Partner Matthew Hawes was quoted in a recent Law360 article about strategies employers can use to safeguard their retirement plans against cybersecurity risks. Matt discusses how the lack of sufficient protections against cybersecurity breaches can been seen as a violation of fiduciary duty. Read the full article, 4 Tips For Handling Retirement Plans’ Cybersecurity Risks.
Congratulations to Steven P. Johnson on his election to the Morgan Lewis partnership in our employee benefits and executive compensation practice! Effective October 1, 2019, Steve, who is resident in Washington, DC, will join 29 other newly elected partners from 12 offices and nine practices. For information about all of the firm’s newly elected partners, please see Morgan Lewis Elects 30 New Partners.
Partner Andy Anderson was quoted in a recent article by the Society of Human Resource Management (SHRM) on the Health Reimbursement Arrangements and Other Account-Based Group Health Plans final rule issued by the US Departments of Health and Human Services, Labor, and Treasury. Andy discusses the new excepted-benefit health reimbursement arrangement. Read the full article, New Final Rule Lets Employees Use HRAs to Buy Health Insurance.
Our ERISA litigation chairs, Jeremy Blumenfeld, Debbie Davidson, and Brian Ortelere, recently chatted with Law360 about how Morgan Lewis is handling some of the hottest areas in ERISA litigation, including retirement plan management for universities and the trend of workers' savings being steered toward proprietary investment funds. Read the full Law360 article for their insight on recent cases they’ve handled and what litigation they are watching.
The IRS continues to aggressively audit how free meals and snacks offered to employees in many workplaces are treated for federal tax purposes. Recent IRS guidance in this respect is Technical Advice Memorandum 201903017 (the TAM) published this spring. The TAM, which includes both employer-favorable and IRS-favorable provisions, is essentially the first guidance on employer-provided meals and snacks that the IRS has published in nearly two decades. (We previously discussed changes made to the on-site meal and snack deduction rules in the 2017 Tax Cuts and Jobs Act for federal income tax purposes.)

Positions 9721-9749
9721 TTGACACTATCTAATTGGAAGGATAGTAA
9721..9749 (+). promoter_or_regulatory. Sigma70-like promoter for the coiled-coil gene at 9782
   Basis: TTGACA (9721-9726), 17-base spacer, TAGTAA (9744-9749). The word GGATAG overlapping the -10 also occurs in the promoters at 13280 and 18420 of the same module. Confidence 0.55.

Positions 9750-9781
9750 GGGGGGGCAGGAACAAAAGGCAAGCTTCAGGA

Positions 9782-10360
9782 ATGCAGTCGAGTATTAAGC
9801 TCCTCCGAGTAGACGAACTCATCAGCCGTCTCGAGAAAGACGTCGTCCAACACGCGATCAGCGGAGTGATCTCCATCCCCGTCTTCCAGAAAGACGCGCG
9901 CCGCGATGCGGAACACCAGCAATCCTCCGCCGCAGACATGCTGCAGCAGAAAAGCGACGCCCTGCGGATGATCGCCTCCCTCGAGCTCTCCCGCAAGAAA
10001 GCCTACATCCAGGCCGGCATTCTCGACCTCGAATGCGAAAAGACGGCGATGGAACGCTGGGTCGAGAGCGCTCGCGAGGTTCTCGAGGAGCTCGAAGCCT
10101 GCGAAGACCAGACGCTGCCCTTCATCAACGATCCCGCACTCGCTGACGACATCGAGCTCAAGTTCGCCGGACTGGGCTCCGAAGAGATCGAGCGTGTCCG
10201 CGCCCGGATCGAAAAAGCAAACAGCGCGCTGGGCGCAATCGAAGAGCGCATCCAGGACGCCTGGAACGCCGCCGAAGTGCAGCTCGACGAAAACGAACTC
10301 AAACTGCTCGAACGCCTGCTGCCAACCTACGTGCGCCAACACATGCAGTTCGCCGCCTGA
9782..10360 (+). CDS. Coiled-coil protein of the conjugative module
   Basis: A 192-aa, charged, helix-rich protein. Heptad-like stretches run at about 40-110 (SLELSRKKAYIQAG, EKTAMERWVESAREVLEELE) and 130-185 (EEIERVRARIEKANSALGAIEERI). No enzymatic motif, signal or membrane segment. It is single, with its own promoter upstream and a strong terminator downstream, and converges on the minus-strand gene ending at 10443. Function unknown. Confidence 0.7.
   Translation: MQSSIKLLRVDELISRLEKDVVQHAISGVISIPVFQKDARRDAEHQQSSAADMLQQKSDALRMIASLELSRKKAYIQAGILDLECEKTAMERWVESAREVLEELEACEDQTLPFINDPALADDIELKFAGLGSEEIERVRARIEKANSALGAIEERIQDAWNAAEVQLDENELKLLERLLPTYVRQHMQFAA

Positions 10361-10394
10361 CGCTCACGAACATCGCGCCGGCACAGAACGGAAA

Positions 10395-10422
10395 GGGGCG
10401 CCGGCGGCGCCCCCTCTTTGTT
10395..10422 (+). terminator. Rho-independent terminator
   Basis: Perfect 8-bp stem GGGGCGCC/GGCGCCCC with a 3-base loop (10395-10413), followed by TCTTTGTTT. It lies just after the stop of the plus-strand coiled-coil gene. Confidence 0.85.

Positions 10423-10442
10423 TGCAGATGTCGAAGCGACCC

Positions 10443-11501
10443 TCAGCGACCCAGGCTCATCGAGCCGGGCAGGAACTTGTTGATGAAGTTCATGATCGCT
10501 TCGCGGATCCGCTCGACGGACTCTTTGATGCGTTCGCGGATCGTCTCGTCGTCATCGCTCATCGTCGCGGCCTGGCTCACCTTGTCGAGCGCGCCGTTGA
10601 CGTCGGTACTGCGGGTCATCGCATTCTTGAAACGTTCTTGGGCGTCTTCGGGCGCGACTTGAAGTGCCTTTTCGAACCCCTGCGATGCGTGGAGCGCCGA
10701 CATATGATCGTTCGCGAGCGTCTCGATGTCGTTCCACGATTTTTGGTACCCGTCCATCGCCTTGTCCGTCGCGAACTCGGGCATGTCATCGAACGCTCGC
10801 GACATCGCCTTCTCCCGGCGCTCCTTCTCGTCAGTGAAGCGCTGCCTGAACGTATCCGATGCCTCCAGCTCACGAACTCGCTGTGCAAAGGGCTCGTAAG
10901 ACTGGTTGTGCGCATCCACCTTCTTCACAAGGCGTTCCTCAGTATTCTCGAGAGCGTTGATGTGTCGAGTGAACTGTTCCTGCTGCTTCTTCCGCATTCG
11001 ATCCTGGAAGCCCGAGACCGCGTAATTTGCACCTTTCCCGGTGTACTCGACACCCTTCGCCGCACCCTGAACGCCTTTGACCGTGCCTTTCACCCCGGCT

Taking cues from Colorado, Missouri, Pennsylvania, Iowa, New Jersey, and Virginia, all of which have recently enacted legislation supporting and encouraging the establishment of ESOPs, the states of Texas, Indiana, and Nebraska are now moving forward with their own pro-ESOP initiatives.
Nebraska Law Allows ESOPs to Own CPA Firms
Nebraska Legislative Bill 49 authorizes the ownership of CPA firms by ESOPs, with an ESOP allowed to own up to 49% of a firm. The bill unanimously passed final reading on February 28, and was signed into law on March 6. Most states already allow minority ESOP ownership of CPA firms. Creating more ESOPs in accounting firms is an important step toward making these critical financial advisors of business owners more aware of the important tax advantages and other byproducts (such as increased employee morale and increased employee productivity) that ESOPs create.